SAVINGS EXPECTED FOR AVERAGE CONSUMERS
Residential consumers are not expected to notice any immediate impact from the new market because the changes affect the state’s wholesale electricity markets – not the retail markets.
However, in the long-term, “the enhancements to overall market efficiency should translate into substantial savings for consumers,” the Public Utility Commission’s independent market monitor said in a 2009 report. Also, a PUC-commissioned cost-benefit analysis by an independent consultant estimated consumer savings at $5.6 billion over the first 10 years of the nodal market in ERCOT.
The PUC directed ERCOT in 2003 to design a nodal wholesale market to improve market and operating efficiencies through more granular pricing and scheduling of energy services. The nodal market is expected to lead to lower overall electricity costs in the long term through:
- Improved use of generation resources through unit-specific dispatch – selecting individual units based on lowest price rather than on generation portfolios;
- More efficient management of transmission congestion through market-based mechanisms;
- More accurate price signals that better indicate where new generation and transmission is most needed (and where it is not) for managing congestion and maintaining reliability;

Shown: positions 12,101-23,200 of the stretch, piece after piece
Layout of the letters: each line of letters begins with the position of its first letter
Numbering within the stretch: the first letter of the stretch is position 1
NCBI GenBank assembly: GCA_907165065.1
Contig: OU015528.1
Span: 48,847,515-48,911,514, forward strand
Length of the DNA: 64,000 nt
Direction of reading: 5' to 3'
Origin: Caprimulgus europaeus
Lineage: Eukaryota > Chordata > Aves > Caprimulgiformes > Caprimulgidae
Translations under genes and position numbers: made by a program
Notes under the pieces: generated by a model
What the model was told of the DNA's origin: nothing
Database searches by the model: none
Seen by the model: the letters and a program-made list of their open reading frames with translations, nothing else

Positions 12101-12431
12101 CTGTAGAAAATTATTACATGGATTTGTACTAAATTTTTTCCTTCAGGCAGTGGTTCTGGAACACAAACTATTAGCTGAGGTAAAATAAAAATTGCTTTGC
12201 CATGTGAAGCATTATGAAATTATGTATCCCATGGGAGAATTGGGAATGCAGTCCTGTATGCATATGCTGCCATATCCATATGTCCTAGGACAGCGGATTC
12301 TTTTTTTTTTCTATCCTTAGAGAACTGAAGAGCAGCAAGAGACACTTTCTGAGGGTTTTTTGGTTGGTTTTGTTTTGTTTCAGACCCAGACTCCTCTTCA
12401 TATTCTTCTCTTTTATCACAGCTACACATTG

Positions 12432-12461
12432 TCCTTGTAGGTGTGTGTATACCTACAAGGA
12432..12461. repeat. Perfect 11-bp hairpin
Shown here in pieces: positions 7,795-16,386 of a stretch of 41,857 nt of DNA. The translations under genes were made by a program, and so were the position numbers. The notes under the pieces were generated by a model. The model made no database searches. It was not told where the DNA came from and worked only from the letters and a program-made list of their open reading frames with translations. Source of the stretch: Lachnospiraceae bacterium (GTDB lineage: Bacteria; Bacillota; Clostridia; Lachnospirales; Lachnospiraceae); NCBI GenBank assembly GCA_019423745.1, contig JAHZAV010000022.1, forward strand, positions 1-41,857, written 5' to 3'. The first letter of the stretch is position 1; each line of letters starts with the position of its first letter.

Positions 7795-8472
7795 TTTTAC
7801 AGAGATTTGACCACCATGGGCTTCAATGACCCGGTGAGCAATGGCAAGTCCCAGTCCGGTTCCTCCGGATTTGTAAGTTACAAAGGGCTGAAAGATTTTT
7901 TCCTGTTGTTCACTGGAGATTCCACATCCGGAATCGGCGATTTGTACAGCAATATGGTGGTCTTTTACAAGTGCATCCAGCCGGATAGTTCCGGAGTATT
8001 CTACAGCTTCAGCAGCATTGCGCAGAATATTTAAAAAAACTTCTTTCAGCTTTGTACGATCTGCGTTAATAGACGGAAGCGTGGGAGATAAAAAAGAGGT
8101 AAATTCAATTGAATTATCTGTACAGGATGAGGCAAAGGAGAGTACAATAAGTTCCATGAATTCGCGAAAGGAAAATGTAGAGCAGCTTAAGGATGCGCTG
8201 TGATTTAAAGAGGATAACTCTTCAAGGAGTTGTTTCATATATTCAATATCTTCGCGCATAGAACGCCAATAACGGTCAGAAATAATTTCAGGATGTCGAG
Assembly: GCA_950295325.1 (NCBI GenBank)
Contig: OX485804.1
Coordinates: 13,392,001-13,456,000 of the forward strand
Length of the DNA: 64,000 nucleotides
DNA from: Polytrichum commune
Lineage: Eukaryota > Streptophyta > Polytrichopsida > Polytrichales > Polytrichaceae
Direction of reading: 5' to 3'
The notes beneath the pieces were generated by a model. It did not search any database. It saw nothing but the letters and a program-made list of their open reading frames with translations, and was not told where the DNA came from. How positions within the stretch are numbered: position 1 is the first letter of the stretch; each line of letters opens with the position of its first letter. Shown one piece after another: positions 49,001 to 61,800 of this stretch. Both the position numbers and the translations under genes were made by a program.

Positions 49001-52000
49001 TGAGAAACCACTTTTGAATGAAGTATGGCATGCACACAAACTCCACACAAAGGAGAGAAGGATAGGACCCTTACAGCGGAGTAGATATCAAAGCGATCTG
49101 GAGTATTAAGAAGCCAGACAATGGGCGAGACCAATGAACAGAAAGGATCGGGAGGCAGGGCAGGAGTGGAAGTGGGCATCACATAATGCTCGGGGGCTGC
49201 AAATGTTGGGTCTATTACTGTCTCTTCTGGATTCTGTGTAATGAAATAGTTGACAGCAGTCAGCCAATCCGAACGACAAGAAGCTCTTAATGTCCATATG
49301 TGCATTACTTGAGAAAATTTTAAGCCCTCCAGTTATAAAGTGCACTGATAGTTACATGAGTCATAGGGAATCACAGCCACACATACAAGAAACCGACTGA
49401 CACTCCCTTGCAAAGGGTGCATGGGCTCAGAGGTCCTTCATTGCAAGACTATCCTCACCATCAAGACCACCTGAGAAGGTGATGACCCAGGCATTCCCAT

- Improved ability to efficiently and reliably integrate the increasing quantities of intermittent resources, such as wind and solar generating facilities.
In the former zonal market design, ERCOT managed transmission congestion through four price zones and energy schedules grouped in portfolios, rather than by individual unit. In the nodal market design, ERCOT is capturing prices at more than 8,000 “nodes” or any point where energy is added or taken out of the grid, including transmission lines, generators, electrical busses, breakers, switches and other similar devices defined in the network model.
Another significant change in nodal is that ERCOT determines the most economic dispatch of individual generation resources every 5 minutes, instead of 15 minutes.
Doggett thanked the PUC, board, employees and the region’s market participants for the support to bring the seven-year effort to completion.
“We appreciate the board’s leadership throughout this complex process as well as the hard work and expertise from employees at ERCOT and the region’s market participants – generators, utilities and retail providers – to get us to this history-making moment,” Doggett said. “This is a huge achievement, and it took all of us working together to make it happen.”
MORE INFORMATION ONLINE:
- Nodal Program Update (ERCOT Board presentation), Nov.16, 2010
- Why Nodal? (Sunset Commission presentation)
- Understanding Texas Nodal Market Implementation (brochure)
- Nodal training courses, materials
- State of the Market Report, Potomac Economics, ERCOT independent market monitor, prepared for the Public Utility Commission of Texas, July 2010
- Update on the ERCOT Nodal Market Cost-Benefit Analysis, CRA Resero Consulting, prepared for the Public Utility Commission of Texas, Dec. 18, 2008